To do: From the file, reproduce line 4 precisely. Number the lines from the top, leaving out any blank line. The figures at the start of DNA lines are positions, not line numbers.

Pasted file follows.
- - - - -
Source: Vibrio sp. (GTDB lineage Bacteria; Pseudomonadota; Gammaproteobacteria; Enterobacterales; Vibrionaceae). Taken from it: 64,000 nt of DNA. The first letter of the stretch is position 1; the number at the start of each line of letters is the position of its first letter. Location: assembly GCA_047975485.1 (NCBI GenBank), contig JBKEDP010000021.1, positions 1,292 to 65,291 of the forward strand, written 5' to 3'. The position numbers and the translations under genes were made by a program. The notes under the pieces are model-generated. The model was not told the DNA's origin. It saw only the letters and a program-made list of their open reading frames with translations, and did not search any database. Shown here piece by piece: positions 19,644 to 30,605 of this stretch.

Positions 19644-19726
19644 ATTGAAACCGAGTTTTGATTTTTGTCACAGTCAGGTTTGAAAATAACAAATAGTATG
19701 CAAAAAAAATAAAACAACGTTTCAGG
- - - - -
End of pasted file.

19701 CAAAAAAAATAAAACAACGTTTCAGG